Chipotle is shutting down all its stores nationwide for a few hours next month to hold staff meetings about food safety.
The meeting will occur on February 8.
Chipotle has suffered from several outbreaks of E. coli , salmonella and norovirus that poisoned customers and caused its stock price to plunge more than a third over the last three months.
The trouble began in August when 64 customers in Minnesota were infected with Salmonella and about 100 people were struck by norovirus in southern California.
These infections were followed by an E. coli outbreak in October and November that affected 53 people in nine states.
In December, Chipotle suffered from two more outbreaks. Roughly 140 students at Boston college were infected with norovirus and a second new incidence of E. coli broke out affecting five people in three states.
Some customers are suing Chipotle.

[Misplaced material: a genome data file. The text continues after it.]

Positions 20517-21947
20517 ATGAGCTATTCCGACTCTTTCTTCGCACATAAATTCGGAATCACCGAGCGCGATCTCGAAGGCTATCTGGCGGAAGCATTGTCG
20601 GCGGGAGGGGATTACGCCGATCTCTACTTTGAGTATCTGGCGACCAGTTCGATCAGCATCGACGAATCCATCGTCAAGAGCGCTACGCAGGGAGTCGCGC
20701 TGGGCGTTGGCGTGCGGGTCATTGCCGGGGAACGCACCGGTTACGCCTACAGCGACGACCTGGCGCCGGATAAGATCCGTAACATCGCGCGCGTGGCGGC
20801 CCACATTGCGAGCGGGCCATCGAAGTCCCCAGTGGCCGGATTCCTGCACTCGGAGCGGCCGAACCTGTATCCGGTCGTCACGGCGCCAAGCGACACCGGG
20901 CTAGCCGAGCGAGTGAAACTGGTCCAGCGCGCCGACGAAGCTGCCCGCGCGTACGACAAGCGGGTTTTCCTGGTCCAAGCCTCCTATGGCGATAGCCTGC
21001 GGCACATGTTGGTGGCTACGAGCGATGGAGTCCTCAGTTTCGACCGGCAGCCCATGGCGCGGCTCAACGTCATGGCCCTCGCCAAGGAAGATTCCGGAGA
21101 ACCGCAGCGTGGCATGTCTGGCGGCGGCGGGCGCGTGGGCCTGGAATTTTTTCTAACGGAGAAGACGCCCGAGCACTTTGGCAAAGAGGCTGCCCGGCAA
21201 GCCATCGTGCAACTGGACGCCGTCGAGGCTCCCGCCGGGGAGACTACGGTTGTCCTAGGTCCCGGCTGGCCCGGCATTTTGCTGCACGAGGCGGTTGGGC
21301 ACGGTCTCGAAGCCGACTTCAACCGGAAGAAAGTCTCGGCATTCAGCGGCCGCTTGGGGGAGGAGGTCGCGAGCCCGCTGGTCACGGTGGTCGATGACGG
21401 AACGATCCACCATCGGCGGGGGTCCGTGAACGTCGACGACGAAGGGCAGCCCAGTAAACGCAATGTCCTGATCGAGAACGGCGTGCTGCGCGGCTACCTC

The company has projected an 8% drop in sales for the fourth quarter. Chipotle will provide its quarterly financial results on February 2.
But CEO Steve Ells said earlier this week that he was “hopeful” the Centers for Disease Control would soon declare that the outbreaks were over.
“We know that Chipotle is as safe as it’s ever been before,” said Ells on Jan. 13 at a conference in Orlando.
He said that Chipotle is planning to lure back customers with a new marketing campaign in February.
Chipotle spokesman Chris Arnold said there hasn’t been an E. coli case in two months. Since then, the company says it’s been serving a million customers a day “without incident.”
The Chicago-based company has more than 1,900 restaurants, including 17 outside the U.S.